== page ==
It took seven games, but the San Benito High baseball team finally earned its first win of the season. The Haybalers did it in impressive fashion, beating Palma 11-4 on Wednesday.
“It’s nice to get the first win under our belts,” said Billy Aviles, who is in his 11th season as the San Benito coach. “We’ll take it and move onto Friday.”
They certainly will. Playing the toughest early-season schedule in all of the Central Coast Section, the Balers lost their first six games by a combined margin of 59-12. But those defeats came at the hands of West Catholic League powerhouse programs Valley Christian (twice), Mitty (twice), St. Francis and Bellarmine. That’s a who’s who of CCS baseball royalty. San Benito entered the gauntlet on just a couple weeks of practice and not being at full strength because the football team’s season bled into theirs.
Even then, Aviles never lost confidence in his team, reasoning that it will improve with each passing week. Starter Jackson Pace earned the win against Palma by allowing four runs and six hits over five innings while striking out five. The right-hander was cruising until he ran into trouble in the fifth, when Palma scored all of its runs. Austin Salamida went the final two innings to close things out.
It was evident early on that the Chieftains were going to have issues against the San Benito lineup. In the bottom of the first, the Balers scored five runs—three on a home run from Ryan Io—and had 10 players come to the plate. They forced the Palma starter to throw 51—yes, 51—pitches in the first inning alone.
San Benito totaled eight hits, drew seven walks and reached base four additional times after being hit by a pitch. In addition to his exploits on the mound, Salamida hit a three-run homer in the second inning to put San Benito up 8-0. Both Io and Salamida’s home runs were in the same vicinity of left-center field, a byproduct of the strong wind that made routine fly balls and pop-ups a chore for players to catch.
Breyon Chavez, the sophomore who bats No. 2 in the lineup, reached base in four of his five plate appearances with two singles, a double and walk. Matt Pena, the No. 3 hitter, had two hits, including a two-run double in the first. Michael McShane, playing his first game coming off the finish of the football season, batted ninth and walked twice and hit a single.
The latter came with one out in the bottom of the sixth with McShane working himself out of an 0-2 count. In the top of the frame, Adrian Ruiz, a late-game replacement in center field, made a textbook play off a Palma single and threw an absolute BB to home plate to hold the baserunners at bay, preventing any of them from scoring.
Salamida then got the next batter to hit into a fielder’s choice, squashing any hopes of a Palma comeback. It’s plays like Ruiz and at-bats like McShane’s that were mostly absent in the first couple of games. However, Aviles expects quality at-bats and top-notch defense to be more regular from this point forward.
Aviles said Io has been dynamic both on the mound, with the bat as well as being a team leader. When Io is not on the mound, he plays any of the three outfield positions.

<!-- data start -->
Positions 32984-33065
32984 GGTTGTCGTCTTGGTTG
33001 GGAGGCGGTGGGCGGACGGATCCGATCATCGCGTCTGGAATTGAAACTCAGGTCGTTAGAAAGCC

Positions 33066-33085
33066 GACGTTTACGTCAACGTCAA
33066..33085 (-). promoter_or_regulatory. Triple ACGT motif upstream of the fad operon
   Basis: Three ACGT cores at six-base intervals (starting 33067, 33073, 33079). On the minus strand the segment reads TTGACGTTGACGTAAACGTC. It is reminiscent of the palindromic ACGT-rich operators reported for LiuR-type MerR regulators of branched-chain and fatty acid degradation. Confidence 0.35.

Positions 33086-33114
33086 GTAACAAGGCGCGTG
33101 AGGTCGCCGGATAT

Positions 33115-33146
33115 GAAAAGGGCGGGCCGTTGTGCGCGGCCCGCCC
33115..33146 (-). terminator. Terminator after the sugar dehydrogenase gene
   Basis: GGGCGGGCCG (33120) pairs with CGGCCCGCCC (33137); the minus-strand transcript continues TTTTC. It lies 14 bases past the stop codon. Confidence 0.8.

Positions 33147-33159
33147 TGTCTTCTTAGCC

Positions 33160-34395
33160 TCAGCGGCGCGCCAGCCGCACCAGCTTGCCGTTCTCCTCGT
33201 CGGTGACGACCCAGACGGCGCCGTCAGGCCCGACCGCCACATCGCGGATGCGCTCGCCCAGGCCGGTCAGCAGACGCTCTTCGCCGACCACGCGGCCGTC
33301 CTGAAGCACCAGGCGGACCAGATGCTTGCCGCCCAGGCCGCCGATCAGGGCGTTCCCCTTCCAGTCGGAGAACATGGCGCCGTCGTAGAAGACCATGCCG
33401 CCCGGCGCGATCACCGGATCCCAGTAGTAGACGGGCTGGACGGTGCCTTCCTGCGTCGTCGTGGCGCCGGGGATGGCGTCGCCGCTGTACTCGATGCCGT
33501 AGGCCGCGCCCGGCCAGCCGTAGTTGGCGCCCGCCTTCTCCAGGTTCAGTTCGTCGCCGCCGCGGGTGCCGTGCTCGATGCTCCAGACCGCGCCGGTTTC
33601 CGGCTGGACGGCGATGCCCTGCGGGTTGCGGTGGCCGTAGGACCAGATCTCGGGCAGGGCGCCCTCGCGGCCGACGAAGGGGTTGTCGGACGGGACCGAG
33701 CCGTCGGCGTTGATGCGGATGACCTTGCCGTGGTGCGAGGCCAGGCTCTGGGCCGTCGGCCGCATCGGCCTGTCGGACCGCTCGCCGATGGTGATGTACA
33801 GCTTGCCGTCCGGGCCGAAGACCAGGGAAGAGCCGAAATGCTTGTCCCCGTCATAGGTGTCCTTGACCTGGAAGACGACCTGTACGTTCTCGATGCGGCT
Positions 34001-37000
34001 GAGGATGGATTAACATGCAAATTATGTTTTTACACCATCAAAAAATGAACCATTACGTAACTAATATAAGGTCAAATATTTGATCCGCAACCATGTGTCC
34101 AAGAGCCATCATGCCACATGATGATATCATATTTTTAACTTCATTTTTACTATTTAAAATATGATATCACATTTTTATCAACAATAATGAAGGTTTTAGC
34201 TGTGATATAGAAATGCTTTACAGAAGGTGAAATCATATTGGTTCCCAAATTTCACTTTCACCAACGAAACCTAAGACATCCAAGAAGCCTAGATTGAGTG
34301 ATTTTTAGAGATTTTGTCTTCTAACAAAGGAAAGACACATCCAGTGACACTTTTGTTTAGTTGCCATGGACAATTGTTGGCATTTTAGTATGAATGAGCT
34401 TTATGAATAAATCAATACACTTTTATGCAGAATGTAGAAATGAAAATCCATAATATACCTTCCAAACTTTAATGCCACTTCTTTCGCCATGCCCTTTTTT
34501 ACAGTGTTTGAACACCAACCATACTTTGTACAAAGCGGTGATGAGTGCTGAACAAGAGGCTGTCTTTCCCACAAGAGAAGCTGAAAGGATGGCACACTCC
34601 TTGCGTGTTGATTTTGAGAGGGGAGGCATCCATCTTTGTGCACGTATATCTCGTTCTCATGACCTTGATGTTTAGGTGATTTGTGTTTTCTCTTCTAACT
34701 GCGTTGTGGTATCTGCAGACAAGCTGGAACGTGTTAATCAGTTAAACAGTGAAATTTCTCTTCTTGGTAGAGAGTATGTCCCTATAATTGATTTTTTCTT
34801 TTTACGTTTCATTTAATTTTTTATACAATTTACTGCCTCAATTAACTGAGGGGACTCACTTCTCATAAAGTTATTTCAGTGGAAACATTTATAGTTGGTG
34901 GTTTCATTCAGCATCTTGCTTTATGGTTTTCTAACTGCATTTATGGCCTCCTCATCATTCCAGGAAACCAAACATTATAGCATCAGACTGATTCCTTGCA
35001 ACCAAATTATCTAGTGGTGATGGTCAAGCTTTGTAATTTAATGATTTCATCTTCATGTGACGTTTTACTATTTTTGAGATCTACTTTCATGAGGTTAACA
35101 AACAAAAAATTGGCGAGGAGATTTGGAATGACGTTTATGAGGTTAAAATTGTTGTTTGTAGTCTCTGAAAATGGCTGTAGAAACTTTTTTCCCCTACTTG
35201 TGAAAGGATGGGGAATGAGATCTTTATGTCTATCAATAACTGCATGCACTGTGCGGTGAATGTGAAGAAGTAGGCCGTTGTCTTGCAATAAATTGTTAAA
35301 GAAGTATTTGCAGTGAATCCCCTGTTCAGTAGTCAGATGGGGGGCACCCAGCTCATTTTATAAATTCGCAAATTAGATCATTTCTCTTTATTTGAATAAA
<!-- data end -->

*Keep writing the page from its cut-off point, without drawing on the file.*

“He’s done everything we’ve asked of him,” Aviles said. “He always has quality at bats and has done an outstanding job for us all the way around.”
With a changeup that Aviles describes as “filthy,” Io has delivered on the mound. He’s also got a potent fastball and curve, and has had the best outings from any pitcher on the team early in the season, Aviles said. Against Palma, Pace hit 90 mph on the gun in the first inning and was at his best in the third, when he retired the side on just five pitches. The USC-commit has all the tools to be downright dominant, even against some of the WCAL schools.
The Balers started three sophomores—Chavez, Pena and Jaden Mingus—which speaks to the youth of the team. However, San Benito showed on Thursday it is still a formidable squad. Aviles also expects the sophomores to keep on developing as the season goes on.
“Breyon might be the best defensive shortstop that’s come through here because he can really pick it,” Aviles said. “Pena probably makes the most offensive contact out of any sophomore I’ve ever had, and Mingus (second baseman) is a plus-defensive player who can hit a little bit as well.”
Io has started three games on the mound, going at least four innings in each. Even though the Balers took their lumps, Io said the players never lost confidence and the experience of playing top competition would prove to be beneficial in the long run.
“It was good for everybody to see what it was like playing these really good teams,” he said. “We got tossed around quite a bit, but at least we battled with it.”
Whether he’s on the mound or at the dish, Io looks to stay calm and poised. Pitching-wise, he has decent velocity which complements the tremendous movement he has on his pitches.
“My max that I’ve hit is 88 (mph) on the gun, but I love to work in my changeup and curve and throw batters off,” he said. “I like to use the movement on my pitches to my advantage, especially because I’m not throwing it in the low 90s.”
Io prides himself on being an effort player, or giving it 100 percent in both the games and practices.
“I want to leave it all out on the field,” he said. “If we all do our job as a collective, we should be pretty good.”